General practitioners could be responsible for:

  • checking PSA levels and reviewing symptoms that may indicate disease progression:
    • as part of a watchful waiting regimen or active surveillance protocol or
    • for men who have stable disease
    • 2 years after radical treatment
  • advising the specialist clinical or surgical oncologists of signs of clinical progression or deterioration
  • prescribing ADT therapy
  • managing the side-effects of treatment such as erectile dysfunction or osteoporosis
  • providing psychological support for men and their families
  • referring patients to specialist community services such as continence specialist nurses, pain teams, or palliative care teams.

Some useful patient information on prostate cancer can be found on the websites for Prostate Cancer UK (see and Macmillan Cancer Support (see

Specialist surgical and clinical oncologists’ support for GPs could include:

  • giving access to cancer MDT protocols on watchful waiting and active surveillance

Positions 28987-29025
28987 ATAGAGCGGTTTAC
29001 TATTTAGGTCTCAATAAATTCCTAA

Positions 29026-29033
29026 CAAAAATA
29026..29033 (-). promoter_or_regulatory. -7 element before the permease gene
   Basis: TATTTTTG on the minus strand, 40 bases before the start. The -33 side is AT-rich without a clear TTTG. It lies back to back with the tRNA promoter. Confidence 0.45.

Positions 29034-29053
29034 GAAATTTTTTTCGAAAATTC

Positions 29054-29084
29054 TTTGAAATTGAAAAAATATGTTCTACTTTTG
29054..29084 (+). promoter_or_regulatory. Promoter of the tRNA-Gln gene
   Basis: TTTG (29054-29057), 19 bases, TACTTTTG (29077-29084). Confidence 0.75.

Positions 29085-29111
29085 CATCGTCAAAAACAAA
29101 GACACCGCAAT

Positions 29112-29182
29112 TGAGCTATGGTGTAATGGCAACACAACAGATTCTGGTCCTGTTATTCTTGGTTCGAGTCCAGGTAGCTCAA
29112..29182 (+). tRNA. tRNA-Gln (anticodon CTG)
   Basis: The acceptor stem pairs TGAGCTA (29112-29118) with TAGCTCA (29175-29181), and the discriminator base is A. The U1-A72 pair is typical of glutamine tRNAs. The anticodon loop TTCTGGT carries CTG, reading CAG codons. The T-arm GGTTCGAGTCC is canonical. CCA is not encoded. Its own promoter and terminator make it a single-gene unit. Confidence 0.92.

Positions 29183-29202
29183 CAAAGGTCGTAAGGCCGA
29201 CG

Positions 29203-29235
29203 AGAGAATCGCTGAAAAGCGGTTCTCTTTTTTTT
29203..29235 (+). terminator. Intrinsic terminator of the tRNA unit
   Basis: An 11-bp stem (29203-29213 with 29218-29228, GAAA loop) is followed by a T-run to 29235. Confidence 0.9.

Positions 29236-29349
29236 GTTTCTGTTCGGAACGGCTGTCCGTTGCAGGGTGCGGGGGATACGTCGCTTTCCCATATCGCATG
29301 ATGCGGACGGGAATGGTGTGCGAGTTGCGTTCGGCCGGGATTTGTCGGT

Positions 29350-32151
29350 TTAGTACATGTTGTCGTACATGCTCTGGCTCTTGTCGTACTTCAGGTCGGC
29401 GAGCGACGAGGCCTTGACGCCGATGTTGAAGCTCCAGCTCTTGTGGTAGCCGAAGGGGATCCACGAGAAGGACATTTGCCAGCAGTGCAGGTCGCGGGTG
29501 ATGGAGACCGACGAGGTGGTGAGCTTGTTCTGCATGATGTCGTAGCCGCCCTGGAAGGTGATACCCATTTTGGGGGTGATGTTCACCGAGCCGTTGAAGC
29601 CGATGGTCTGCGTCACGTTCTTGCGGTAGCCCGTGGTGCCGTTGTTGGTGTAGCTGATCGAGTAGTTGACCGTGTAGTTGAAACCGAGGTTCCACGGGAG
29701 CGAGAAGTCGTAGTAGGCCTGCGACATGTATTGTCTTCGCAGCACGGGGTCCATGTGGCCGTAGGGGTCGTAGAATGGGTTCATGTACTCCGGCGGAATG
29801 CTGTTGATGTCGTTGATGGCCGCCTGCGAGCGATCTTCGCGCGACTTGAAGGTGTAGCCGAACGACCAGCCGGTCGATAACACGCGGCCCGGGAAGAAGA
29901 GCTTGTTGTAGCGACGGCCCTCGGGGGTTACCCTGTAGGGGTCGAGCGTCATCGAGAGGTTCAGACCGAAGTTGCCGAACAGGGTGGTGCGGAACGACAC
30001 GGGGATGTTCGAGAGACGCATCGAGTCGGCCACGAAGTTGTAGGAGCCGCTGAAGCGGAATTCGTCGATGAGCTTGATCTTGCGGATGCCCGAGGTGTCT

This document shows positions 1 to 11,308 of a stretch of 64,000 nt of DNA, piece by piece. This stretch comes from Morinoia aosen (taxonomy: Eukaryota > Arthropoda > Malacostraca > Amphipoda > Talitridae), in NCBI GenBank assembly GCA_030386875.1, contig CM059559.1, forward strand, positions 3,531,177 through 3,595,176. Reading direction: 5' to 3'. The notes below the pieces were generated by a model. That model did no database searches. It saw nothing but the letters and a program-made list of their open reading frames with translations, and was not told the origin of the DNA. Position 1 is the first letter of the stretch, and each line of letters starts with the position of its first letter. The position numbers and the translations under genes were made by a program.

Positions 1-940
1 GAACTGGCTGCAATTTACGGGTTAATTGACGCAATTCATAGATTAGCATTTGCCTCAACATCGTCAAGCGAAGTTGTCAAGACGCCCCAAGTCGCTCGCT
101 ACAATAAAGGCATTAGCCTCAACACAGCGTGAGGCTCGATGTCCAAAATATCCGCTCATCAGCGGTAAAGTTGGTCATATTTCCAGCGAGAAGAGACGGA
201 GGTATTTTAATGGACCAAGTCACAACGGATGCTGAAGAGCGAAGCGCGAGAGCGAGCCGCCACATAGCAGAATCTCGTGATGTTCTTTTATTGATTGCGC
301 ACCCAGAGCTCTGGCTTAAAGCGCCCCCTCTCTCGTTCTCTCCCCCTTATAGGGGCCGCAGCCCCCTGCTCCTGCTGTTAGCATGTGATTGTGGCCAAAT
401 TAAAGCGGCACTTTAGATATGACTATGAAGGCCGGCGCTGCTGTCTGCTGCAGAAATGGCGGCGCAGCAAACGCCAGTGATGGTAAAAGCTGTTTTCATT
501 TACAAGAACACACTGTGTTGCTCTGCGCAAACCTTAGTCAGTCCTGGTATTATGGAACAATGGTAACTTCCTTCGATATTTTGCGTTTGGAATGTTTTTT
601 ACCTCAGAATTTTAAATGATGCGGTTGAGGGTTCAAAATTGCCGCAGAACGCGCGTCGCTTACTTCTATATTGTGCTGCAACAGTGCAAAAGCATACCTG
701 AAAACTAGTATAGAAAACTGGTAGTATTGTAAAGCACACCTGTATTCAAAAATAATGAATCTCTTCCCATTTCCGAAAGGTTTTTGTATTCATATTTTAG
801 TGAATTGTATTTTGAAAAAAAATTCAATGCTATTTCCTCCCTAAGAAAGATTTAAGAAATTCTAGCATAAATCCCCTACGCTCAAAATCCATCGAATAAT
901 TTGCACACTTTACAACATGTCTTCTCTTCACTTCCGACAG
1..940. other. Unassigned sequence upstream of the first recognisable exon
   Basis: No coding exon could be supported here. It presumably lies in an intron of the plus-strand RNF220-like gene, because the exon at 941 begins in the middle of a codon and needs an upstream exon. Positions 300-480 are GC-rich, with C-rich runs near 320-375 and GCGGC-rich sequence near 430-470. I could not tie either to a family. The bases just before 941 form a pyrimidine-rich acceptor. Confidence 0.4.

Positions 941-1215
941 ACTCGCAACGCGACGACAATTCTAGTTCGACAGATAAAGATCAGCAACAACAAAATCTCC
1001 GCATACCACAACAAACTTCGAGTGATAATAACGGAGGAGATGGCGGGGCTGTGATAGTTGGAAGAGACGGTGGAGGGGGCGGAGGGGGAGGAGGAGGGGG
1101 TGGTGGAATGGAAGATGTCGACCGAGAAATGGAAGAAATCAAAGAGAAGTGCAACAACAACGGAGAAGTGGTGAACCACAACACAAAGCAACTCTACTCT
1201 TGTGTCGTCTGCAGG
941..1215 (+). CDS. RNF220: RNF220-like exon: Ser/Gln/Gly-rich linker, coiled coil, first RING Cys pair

• developing protocols for drug prescribing such as LHRHa
  • ensuring rapid access to clinics or the cancer MDT for patients with progressive disease to ensure there is no delay in treatment
  • providing protocols for the management of the side-effects of treatment such as osteoporosis, hot flushes, and erectile dysfunction.

Limitations of primary care

Evidently, it would be very difficult to implement a follow-up strategy and recommendations for patients with high-risk disease, or after recent radical treatment, in a primary care setting, as intensive surveillance for disease progression and the effects of treatment is required.

Other patients who are unsuitable for follow up in primary care and who will require specialist care include men who:

  • have unstable disease
  • are experiencing significant treatment side-effects
  • have an increased risk of complications, such as ureteric obstruction or spinal cord compression.


The incidence of prostate cancer is increasing. The updated NICE guideline on the diagnosis and treatment of prostate cancer highlights the role of active surveillance and multiparametric MRI in low-risk localised disease. For men with intermediate- or high-risk localised disease, a combination of surgery or radiotherapy with hormones is now the mainstay of treatment. This guideline clearly underlines how the complications associated with these treatments should be managed in order to reduce morbidity and improve quality of life. General practitioners will have an increasingly active role in supporting men with prostate cancer.

  • For prostate cancer:
    • CCGs are responsible for commissioning outpatient care, most surgical and diagnostic procedures, and hormone therapy
    • NHS England is responsible for commissioning robotic surgery, radiotherapy, and chemotherapy